It constantly surprises me that the SBC, collectively, doesn't seem to be able to keep the main thing the main thing.
What's the main thing? Making disciples.
Isn't that the "Great Commission"? To go into all the world and make disciples? And doesn't "disciple" mean student or learner?
Everyone seems to acknowledge that the majority of the 16,000,000+/- members, whom the SBC claims, aren't coming to church any more. But they don't seem to want to accept that as a failure to carry out the great commission.
Sure seems to me it is.
A couple of years ago, the Alabama Baptist ... our state Southern Baptist newspaper ... published a display of numbers for church membership and attendance, by county, for Alabama. There were many denominations included in the total, but they also set out the SBC's numbers separately. So ... it was really easy to enter the numbers for the 6 big population centers into a spreadsheet, let it subtract out the Baptists, show the percentage of membership represented by attendance, and then compare them. The results were most interesting.
According to my figures, in the million or so church members in those 6 areas, attendance for Baptists was 33.28%, whereas the other reporting denominations was 53.97%. And as if the numbers themselves weren't depressing enough, it should be mentioned that attendance includes visitors, and children too young to be members. Like infants and toddlers, and some other young'uns.
There's a lot of talk about programs to get people in. But I think it was the Internet Monk, some years ago, who said that's like owning a hospital that loses 2/3 of its patients and thinking the solution is to add more beds. Or maybe start more hospitals.
If our churches were businesses that collectively had 16 million employees, and only 1/3 of them showed up for work, the first thing that'd happen is heads would roll in the HR department. It'd be painfully obvious that they weren't doing their job in hiring the right people, and were also failing to train them once on the job.
It doesn't take a lot of grey matter to figure out what the church equivalent of that, is.
There's a local church that you may have heard of, that's had pretty fair success at getting people in the door, keeping them coming back, and discipling them. It's the Church of the Highlands.
- After starting in January 2000 as a bible study in the pastor's home, they officially kicked off as a church the next month, February of 2000. A few hundred were there.
- That same month, our church moved into its new building. We had attendance of 900-1000. And occasionally topped 1000 in the new building.
- In 2014, the Church of the Highlands has on the order of 20,000 members, 10 locations, and attendance of around 22,000. They have more members, and candidates for membership going through the introductory process, than they do absentees, apparently.
- This year, our church is running 700-800 in attendance, and just went over 3000 enrollment in Sunday School.
I am struck by those numbers. After looking over their material, it's obvious to me that the other church mentioned has been built upon, and continues to operate under, a system which puts people expressing an interest in membership, into a track to grow them into valuable servants of Jesus, in the local church. In fact, they call it their "Growth Track". Simply from looking at the results, and also from talking to members, the conclusion is obvious:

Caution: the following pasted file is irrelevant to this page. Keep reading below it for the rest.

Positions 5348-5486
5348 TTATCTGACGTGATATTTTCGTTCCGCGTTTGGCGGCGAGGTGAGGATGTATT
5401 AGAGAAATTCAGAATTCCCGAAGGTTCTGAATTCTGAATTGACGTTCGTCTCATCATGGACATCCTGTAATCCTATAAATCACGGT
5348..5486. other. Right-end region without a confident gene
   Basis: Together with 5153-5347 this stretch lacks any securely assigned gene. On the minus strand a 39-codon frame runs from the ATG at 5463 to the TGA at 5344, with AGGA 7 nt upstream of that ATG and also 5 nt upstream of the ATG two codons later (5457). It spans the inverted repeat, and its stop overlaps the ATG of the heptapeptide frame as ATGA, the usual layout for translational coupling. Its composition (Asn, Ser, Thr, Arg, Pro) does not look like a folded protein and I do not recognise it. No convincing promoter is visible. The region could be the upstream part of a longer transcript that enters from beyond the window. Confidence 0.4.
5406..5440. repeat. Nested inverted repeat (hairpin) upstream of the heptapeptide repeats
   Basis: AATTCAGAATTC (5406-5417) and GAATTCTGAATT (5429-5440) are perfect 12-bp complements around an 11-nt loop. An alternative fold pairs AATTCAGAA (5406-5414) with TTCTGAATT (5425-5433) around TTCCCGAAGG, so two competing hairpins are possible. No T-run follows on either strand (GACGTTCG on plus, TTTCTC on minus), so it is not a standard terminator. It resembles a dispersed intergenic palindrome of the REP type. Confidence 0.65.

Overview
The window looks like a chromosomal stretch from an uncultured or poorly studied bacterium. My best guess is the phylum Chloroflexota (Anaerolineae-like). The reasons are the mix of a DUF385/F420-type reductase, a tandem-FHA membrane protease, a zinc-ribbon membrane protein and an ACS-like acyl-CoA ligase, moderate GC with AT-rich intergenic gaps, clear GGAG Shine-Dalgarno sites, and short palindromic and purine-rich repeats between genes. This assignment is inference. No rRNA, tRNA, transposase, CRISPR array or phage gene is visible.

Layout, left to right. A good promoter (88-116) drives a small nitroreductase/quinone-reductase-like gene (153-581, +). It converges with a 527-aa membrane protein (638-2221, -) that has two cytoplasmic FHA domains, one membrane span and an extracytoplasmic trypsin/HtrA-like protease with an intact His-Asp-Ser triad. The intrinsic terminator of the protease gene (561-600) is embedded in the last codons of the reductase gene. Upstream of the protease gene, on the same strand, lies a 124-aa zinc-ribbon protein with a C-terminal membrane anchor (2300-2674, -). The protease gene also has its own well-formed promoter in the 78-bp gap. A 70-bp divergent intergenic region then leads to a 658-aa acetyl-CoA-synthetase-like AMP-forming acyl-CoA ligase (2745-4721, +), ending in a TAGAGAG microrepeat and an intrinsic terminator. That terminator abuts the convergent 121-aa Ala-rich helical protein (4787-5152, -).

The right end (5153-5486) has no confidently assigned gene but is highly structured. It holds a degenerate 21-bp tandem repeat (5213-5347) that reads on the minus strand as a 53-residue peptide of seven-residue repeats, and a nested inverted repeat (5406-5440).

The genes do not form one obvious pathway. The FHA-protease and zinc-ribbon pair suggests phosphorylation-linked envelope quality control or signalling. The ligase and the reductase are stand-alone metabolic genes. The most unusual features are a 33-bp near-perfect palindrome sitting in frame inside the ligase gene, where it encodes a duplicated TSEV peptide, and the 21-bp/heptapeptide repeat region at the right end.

I have wondered for several years why the SBC wouldn't address this. They do have some requirements for churches to participate in the SBC, but they have nothing to do with whether they are succeeding or failing at making disciples.
And lest you say that we have to make converts first before they can become disciples, check out Acts, Chapter 19. Paul tells of finding some disciples at Ephesus, who hadn't heard about the Holy Spirit. When they said they were baptized into John's baptism, Paul told them about the coming of Jesus and then baptized them, and something remarkable happened. So they were referred to as disciples before they heard of Jesus and the Holy Spirit, seemingly.
Look at it this way: Why would God want to send us more candidates for membership? Doesn't He know what our track record is?
I think I know why nobody wants to broach the subject, though. To tell the SBC assembled that it's failed at making disciples is to tell a lot of pastors that they've got it wrong.
I don't blame anyone for not wanting, personally, to do that to several thousand messengers.
But I'm pretty convinced of one thing: if we don't fix that ... and I mean get some kind of system convention-wide, in which local churches verify new members' salvation, determine their Spiritual gifting, educate them as to the church and its operation, and get the members into an area of service corresponding to their interests and gifts, then we're never going to solve the percentages I mentioned.
Which make us look bad enough already.
Without even looking at trends over the past dozen years.